Blackcurrants, Holly, Elder, Greengage behind the chicken shed
This little spot is the most vulnerable in our garden, just behind the chicken shed. I took the photo a few days ago and it shows (left to right) peach, blackcurrants, edible honeysuckle bushes, rasps, climbing beans, strawberries, Manchurian cherry, elder, mirabelle, peach tree. In the front there are a selection of flowers including comfrey, some rhubarb, and the little plants protected by sticks are courges, which (If they're not destroyed by the chickens) wil cover the ground and offer some shade around the other plants.
Mirabelle, with rhubarb, jerusalem artichokes and apple tree
Chinese quince grown from seed doing well in really heavy clay soil
Camassias, globe artichoke, broad beans, rocket and land cress (going to seed, I love eating rocket flowers they taste like mustardy peanut butter), comfrey (mostly for making plant food, two plants allowed to flower for bees), flax (by request of my 16 year old son, heck, whatever gets them interested) !
I have been a lurker for quite some time and thought I would join with an offering. I inherited a plum tree (not shown) in poor shape two years ago and built a fruit tree guild around it. It is doing much, much better. Last spring, I planted two new, virtually identical plum trees, from the same nursery, on the same day. One I planted near a mulch bed/swale connected to a downspout, mulched regularly throughout the year, underplanted with lupine, comfrey, favas, daikon, nasturtiums, and a number of other things last summer. The other, I just ran out of time. It had to compete with grass, and I didn't realize HOW much difference having access to water was going to make. This spring, the difference between the two is stunning. The smaller tree doesn't look "bad"...the one in the fruit tree guild just looks so, so much better. It is several feet taller and wider...and the only real difference is what I did right off the bat..put it by a swale and built a guild around it. It was amazing to see the difference in action! I have since filled in the gaps under the larger tree with more plants and am going to turn my attention to getting the second tree caught up.
Hi there, I've been gleaning lots of good information off these forums for a while now, but this is my first post. My wife and I bought a house with a nice-sized half acreyard here in Portland, Oregon three years ago and I've been fighting the lawn (and some blackberries) for garden space since then. This is really the first year where I feel like I've started to get ahead and get my garden established, so I thought I'd share a picture here.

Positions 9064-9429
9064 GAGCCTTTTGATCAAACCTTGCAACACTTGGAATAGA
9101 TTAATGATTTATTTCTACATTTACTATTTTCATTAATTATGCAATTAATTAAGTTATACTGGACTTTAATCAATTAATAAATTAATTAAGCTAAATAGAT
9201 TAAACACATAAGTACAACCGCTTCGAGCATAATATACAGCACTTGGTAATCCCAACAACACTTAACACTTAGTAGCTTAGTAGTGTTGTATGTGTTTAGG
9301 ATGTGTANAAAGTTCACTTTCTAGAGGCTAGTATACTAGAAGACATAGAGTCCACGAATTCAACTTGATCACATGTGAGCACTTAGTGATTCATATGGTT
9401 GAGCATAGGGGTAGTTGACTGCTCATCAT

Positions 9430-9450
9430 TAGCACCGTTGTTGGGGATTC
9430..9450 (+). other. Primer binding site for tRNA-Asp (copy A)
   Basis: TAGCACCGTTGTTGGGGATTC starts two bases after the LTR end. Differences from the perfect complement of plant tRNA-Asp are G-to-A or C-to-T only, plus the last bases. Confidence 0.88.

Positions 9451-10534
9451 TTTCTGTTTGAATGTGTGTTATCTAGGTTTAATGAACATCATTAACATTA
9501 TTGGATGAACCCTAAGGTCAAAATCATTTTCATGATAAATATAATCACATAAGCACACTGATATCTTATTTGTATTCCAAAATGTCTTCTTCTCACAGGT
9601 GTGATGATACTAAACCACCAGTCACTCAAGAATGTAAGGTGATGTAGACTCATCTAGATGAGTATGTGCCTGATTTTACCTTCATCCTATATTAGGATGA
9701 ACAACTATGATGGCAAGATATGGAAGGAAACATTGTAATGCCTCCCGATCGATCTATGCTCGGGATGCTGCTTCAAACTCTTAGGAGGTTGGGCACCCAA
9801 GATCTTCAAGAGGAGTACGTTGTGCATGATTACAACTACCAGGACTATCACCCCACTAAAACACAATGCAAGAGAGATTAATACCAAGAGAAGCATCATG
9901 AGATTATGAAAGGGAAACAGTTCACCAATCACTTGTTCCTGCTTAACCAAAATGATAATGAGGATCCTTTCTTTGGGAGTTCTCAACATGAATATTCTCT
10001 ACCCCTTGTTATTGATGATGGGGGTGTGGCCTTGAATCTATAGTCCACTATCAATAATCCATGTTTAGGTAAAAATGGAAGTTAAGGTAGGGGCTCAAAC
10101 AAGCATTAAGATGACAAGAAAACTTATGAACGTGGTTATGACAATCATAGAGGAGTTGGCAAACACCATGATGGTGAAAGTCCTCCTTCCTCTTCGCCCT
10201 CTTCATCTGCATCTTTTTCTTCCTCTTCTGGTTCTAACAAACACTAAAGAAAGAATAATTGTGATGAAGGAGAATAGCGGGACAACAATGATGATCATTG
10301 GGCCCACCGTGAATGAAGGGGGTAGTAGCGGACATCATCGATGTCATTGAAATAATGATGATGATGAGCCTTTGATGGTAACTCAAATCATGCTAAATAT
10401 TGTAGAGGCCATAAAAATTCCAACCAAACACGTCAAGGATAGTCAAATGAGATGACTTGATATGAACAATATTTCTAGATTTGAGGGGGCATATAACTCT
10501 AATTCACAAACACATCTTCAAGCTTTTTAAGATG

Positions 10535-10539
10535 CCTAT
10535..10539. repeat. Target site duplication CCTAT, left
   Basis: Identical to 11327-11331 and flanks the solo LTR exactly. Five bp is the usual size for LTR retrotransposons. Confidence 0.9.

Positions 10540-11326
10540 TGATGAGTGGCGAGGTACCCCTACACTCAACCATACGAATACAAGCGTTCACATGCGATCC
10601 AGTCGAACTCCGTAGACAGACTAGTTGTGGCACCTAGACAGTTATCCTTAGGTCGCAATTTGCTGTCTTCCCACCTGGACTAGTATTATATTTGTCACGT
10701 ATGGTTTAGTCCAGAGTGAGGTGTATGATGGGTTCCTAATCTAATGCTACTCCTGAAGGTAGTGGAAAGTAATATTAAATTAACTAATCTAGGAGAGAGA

When I started this area was all covered in sod, but with some advice from here and the help of my chickens, some layers of cardboard, good compost and a shovel I have been able to claim this area for my garden. There is still room for expansion, but I've got more plans for the area as well.
This is my six week old hugelkultur mound, with two of my raised beds in the background.
The closest tree is a pear with 3 types grafted on, the middle a plum tree and the fat one is an almond that hasn't broke dormancy yet. Clover, strawberries, buckwheat and lots of flowers for ground cover, plus some squash and cucumber plants. This is just the first half to my whole design for hugelkulturs on this property, and it's all an experiment for me, but I think it's coming great so far!
Really enjoy looking at everyone's gardens, I always learn from copying other's ideas. Here is just a quick photo I took this past Sunday as I finished putting up some tall support cages for tomatoes. Last week I put down some newspaper, a three inch layer of decomposing shredded leaves and some mini pine bark nuggets to give it some texture for walking. This is in the paths around the few raised beds I have made from very old deck boards. In the beds after some mix of soil, vermiculite and compost I have a thin layer of chopped up straw and have been using some available biomass for chop and drop of Canada Thistle, Lambs Quarter, mint and wild raspberry that is invasive in my area. Because of our several past year deep freezes (below 0F) I have had an abundance of dead canes from Hydrangea and chop and drop the pieces mostly on the areas around the beds. Have limited Comfrey and will fix this in the future. Having fun in retirement. You may notice in the foreground bed there are some bundled bushy looking plants. These were from overwintering arugula seeds that was two big three foot tall bushes that came up early Spring as volunteers. I have tied them together and there are hundreds of seed pods that are almost dry enough to harvest into a bag while hoping she distribute again for overwinter and then Spring appearance. I have included a photo of the last pick of the arugula after a week of mid 90s temps from these volunteers and it was getting a little sparse, but these two clumps produced well for 3 months.
Thanks for posting pictures everyone; I love seeing different people's ideas. Here is about half of my back garden, from a week and a half ago. From left to right:
- apples, being espaliered trained to cable trellis (Wickson, Opalescent, Ashmead's Kernel, Tydeman's Late Orange)
- annual leeks, one perennial leek, horseradish, chamomille, perennial sorrel, rue, garlic chives, chives